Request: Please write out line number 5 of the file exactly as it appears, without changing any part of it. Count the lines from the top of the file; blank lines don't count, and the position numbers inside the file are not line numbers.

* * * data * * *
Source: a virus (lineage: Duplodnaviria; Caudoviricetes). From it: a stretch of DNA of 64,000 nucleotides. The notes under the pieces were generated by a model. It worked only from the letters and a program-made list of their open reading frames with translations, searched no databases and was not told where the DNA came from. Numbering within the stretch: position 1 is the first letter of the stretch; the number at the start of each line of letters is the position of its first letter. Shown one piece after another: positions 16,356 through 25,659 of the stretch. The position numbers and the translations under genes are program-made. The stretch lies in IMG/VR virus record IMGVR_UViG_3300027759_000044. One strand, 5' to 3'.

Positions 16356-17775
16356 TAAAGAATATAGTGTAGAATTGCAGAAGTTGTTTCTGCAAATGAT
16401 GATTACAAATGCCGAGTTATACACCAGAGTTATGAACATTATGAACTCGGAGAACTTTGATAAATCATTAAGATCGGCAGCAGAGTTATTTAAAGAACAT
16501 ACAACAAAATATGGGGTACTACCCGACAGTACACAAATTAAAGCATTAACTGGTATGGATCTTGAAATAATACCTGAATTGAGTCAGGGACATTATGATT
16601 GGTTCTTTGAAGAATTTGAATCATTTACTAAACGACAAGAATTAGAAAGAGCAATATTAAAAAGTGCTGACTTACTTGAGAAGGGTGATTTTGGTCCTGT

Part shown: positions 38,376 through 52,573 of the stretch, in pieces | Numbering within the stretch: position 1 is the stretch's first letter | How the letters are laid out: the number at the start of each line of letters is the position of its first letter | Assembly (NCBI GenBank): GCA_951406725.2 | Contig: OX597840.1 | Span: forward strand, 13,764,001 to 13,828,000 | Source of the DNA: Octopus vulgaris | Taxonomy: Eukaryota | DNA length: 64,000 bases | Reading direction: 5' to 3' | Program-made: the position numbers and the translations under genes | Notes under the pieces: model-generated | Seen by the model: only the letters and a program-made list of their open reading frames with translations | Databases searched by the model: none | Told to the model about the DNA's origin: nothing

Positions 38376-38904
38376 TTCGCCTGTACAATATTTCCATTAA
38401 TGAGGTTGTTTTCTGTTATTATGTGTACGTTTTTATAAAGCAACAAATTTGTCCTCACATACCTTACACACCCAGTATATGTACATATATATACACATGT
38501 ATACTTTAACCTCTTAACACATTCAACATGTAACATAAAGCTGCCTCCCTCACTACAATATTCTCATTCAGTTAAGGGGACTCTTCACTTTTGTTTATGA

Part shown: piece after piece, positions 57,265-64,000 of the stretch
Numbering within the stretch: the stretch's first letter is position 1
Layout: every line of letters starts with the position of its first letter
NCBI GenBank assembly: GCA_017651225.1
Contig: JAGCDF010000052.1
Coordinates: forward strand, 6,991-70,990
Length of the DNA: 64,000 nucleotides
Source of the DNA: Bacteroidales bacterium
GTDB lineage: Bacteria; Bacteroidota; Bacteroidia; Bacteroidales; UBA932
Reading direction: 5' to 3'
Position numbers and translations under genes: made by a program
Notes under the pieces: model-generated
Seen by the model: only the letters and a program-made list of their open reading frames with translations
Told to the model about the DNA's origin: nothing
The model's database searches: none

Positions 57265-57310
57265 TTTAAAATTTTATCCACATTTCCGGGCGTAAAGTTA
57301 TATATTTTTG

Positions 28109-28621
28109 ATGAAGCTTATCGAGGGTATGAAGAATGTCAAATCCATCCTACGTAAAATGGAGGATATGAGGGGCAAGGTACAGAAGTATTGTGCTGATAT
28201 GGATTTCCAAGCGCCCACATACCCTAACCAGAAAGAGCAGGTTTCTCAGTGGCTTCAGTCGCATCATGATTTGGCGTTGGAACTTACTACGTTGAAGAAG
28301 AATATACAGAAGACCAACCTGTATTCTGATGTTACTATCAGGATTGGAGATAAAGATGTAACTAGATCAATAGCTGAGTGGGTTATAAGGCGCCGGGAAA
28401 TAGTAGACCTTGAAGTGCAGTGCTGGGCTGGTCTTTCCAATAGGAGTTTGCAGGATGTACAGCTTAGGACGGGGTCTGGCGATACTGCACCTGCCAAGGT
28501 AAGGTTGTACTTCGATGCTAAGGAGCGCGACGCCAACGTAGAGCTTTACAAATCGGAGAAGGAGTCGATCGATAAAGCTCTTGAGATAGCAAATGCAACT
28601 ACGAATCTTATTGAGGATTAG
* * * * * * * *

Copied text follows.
16501 ACAACAAAATATGGGGTACTACCCGACAGTACACAAATTAAAGCATTAACTGGTATGGATCTTGAAATAATACCTGAATTGAGTCAGGGACATTATGATT